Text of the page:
Stress Response

Stress response

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Stress Response by Mind Map: Stress Response

1. Epidemiology

1.1. A threat that is perceived or anticipated, resulting in interactions between the body and the brain. Three stages known as: alarm stage, resistance or adaptation, and exhaustion.

2. Pathophysiology

2.1. Involves the nervous system, the endocrine system, and the immune system. The activation of the autonomic nervous system consists of sympathetic stimulation of he adrenal medulla and nerve endings to rapidly secrete catecholamines.

3. Risk factors

3.1. Obesity, heart disease, Alzheimer's disease, diabetes, depression, gastrointestinal problems, asthma, change in life events, etc.

4. Clinical Presentation

4.1. Anxiety, difficulty sleeping, irritability, poor concentration, hyper vigilance, exaggerated startle response, motor restlessness, poor appetite, increased heart rate, fatigue and a worsening of several diseases.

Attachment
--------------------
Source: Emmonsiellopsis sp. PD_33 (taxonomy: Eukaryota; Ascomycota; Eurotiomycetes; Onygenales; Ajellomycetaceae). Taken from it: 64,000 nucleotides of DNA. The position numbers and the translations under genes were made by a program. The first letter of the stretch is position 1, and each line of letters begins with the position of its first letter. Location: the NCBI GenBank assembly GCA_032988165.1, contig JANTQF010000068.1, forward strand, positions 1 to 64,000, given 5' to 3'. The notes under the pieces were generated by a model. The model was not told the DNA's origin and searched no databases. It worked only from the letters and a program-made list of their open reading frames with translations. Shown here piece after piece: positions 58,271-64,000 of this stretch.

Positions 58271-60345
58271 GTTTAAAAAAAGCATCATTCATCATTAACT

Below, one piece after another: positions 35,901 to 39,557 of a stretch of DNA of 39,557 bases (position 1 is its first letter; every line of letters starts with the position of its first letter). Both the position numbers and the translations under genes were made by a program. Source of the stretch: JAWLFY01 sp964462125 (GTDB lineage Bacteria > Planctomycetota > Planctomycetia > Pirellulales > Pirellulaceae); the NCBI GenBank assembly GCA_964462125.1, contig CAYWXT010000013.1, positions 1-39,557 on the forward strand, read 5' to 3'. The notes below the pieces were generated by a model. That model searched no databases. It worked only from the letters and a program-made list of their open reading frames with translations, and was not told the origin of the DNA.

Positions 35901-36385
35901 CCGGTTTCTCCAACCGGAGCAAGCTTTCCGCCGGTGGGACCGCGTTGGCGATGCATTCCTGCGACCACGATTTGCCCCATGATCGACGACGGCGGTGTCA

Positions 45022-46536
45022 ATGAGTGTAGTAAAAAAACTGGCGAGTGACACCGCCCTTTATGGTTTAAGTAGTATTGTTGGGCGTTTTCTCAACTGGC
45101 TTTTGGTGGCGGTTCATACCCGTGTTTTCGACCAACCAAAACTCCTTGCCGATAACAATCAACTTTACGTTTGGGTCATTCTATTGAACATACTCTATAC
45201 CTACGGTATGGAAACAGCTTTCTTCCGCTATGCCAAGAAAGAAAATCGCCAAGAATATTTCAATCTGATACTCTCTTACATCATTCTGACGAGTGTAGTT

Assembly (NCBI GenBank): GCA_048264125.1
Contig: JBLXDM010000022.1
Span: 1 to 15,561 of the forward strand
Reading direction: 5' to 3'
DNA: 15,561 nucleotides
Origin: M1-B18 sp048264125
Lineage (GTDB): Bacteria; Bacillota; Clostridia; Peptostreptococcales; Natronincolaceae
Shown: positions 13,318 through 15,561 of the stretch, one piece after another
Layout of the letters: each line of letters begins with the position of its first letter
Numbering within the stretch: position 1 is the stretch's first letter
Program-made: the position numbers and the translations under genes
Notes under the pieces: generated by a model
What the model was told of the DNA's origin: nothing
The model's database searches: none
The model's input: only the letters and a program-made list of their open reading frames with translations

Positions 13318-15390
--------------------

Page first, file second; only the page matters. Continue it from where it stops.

5. Diagnosis

5.1. There is no specific test to diagnose stress. Typically, a variety of tests (which may include a personal and family history, blood and urine tests and other assessments) to rule out various medical conditions.

6. Adaptive Responses

6.1. Catecholamines of the sympathetic system prepare the body to act, cortisol mobilizes glucose and other substances. The parasympathetic system balances or restrains the sympathetic system, resulting in slowed heart rate, and anti-inflammatory effects. Cortisol is produced, which contributes to elevated blood glucose and inhibits glucose uptake by the body cells providing energy to combat perceived stressors.

7. Treatment

7.1. Lifestyle Factors

7.1.1. sleep, nutrition, exercise

7.2. Psychological buffers

7.2.1. appraiisal, coping, social support, authenticity, gratitude, compassion

7.3. Activities

7.3.1. Meditation, yoga, mindfulness, nature, walking, dancing, music, art, craft, painting, etc.